HSBC has been fined £6.2 million for failures over the treatment of customers who were in arrears or experiencing financial difficulty.

It put around 1.5 million people at risk of greater financial harm, according to the Financial Conduct Authority (FCA).

Between June 2017 and October 2018, HSBC failed to properly consider some people’s circumstances when they had missed payments, the FCA said.

It fined HSBC UK Bank plc, HSBC Bank plc and Marks and Spencer Financial Services plc (HSBC) £6,280,100.

HSBC did not always do the right affordability assessments when entering arrangements with people to reduce or clear their arrears, the regulator said.

Sometimes it took disproportionate action when people fell behind with payments, which risked people getting into greater financial difficulty.

The failings were caused by deficiencies in HSBC’s policies and procedures and the training of its staff, as well as inadequate measures to identify and address instances of unfair customer treatment, according to the FCA.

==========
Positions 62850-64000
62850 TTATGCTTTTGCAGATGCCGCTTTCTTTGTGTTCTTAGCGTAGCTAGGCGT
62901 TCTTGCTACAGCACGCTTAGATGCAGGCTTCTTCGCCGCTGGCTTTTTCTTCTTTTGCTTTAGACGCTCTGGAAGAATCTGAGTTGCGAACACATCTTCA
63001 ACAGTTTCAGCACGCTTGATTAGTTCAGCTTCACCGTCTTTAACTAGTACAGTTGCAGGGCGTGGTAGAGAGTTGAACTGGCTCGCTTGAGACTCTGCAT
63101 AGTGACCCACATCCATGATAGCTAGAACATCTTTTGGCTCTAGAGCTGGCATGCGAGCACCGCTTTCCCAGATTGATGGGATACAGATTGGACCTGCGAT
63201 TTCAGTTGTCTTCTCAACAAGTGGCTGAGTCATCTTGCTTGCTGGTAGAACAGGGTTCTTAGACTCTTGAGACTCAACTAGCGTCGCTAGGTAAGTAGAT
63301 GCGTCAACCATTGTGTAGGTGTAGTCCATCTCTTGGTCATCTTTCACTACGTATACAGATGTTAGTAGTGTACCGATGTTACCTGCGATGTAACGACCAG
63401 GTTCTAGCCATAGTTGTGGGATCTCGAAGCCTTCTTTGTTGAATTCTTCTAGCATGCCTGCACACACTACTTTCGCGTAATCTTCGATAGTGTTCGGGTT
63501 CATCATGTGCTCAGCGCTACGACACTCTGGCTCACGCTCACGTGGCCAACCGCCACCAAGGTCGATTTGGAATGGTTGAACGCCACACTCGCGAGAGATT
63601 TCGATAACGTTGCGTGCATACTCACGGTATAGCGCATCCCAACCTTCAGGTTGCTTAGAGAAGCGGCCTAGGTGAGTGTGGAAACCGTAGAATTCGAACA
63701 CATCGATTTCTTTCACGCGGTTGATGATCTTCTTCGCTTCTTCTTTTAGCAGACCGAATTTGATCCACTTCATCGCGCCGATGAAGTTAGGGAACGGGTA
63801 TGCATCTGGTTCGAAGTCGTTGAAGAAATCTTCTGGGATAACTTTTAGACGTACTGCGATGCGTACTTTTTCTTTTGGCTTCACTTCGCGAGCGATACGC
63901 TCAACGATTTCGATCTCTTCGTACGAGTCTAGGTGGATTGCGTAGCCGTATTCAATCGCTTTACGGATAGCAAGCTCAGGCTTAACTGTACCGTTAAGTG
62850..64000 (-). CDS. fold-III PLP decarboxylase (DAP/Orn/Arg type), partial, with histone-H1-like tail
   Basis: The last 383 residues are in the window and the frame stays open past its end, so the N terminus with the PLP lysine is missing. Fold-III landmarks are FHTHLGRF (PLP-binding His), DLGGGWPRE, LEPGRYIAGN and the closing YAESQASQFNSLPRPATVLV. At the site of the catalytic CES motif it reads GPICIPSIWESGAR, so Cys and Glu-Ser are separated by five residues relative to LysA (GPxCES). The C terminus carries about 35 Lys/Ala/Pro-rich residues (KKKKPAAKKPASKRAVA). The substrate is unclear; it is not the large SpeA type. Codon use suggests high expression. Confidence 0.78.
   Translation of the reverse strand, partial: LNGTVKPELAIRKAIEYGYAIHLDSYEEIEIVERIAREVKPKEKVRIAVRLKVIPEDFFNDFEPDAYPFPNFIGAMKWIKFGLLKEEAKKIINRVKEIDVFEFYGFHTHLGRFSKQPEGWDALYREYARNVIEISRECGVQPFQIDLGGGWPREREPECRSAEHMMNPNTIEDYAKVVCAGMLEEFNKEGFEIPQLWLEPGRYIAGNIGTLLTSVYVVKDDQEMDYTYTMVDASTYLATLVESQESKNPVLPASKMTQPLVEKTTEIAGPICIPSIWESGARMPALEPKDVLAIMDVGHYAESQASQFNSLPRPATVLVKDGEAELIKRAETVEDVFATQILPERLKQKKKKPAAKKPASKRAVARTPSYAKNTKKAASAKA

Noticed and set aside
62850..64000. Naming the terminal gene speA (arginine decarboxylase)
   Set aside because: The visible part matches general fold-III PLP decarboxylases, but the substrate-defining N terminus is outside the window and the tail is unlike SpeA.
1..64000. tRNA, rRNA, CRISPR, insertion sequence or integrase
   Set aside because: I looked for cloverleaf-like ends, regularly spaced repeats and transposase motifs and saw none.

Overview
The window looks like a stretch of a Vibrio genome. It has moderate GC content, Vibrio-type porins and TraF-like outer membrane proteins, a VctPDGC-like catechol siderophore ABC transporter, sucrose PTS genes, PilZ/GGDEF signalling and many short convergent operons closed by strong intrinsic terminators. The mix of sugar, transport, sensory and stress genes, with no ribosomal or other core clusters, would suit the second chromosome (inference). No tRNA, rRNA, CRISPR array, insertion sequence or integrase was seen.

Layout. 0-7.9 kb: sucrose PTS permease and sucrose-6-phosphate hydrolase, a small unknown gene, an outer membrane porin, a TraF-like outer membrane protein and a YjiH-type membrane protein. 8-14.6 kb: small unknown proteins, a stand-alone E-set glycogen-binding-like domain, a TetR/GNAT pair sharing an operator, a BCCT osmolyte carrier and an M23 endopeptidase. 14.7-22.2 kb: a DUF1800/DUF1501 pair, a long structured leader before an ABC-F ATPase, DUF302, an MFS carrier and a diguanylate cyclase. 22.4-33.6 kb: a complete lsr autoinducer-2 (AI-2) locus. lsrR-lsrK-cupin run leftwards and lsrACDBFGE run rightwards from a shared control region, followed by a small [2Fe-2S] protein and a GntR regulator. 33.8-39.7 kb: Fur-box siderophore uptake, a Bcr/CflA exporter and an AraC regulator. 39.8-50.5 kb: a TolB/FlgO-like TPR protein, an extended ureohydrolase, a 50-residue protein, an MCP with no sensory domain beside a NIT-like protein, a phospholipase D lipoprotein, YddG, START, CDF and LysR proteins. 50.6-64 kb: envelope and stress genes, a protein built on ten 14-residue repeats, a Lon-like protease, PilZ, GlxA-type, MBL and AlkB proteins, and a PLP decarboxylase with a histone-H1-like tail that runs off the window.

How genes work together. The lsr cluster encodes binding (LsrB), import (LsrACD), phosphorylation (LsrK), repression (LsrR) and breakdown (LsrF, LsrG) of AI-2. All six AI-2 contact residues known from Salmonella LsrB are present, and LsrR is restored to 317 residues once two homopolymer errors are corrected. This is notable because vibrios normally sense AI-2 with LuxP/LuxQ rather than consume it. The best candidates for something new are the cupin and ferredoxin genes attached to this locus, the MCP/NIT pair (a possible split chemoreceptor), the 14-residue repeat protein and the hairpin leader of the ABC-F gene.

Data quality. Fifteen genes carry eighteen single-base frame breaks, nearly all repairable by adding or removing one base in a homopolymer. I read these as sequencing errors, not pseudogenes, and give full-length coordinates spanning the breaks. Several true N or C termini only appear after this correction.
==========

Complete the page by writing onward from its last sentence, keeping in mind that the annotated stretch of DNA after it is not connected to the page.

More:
In 2018, HSBC identified that there were issues with its handling of customers in financial difficulty and notified the FCA.

HSBC invested £94 million in identifying the issues and putting them right.

It also issued redress payments totalling £185 million to more than 1.5 million customers.

Therese Chambers, joint executive director of enforcement and market oversight at the FCA, said: “People must be able to trust their lenders to treat them fairly when in financial difficulty.

“By failing to do so, HSBC put 1.5 million people at risk of greater financial harm.

“It deserves credit for identifying the issue and putting it right.

“The cost it has incurred in doing so, however, should be a warning to all lenders that they need to understand their customers’ circumstances so as not to make a bad situation worse.”

The FCA has taken HSBC’s remediation and redress programme into account when setting its fine.

HSBC also agreed to settle the case and qualified for a 30% discount to the financial penalty imposed, which would otherwise have been £8,971,600.

An HSBC UK spokesperson said: “We’re sorry that between 2017 and 2018 some customers who fell into arrears did not receive the service they expected from us.

“We reported these issues to the FCA at the time and have fully remediated impacted customers. We have invested in our processes since these matters came to light and are pleased to have resolved these historic issues with the regulator.”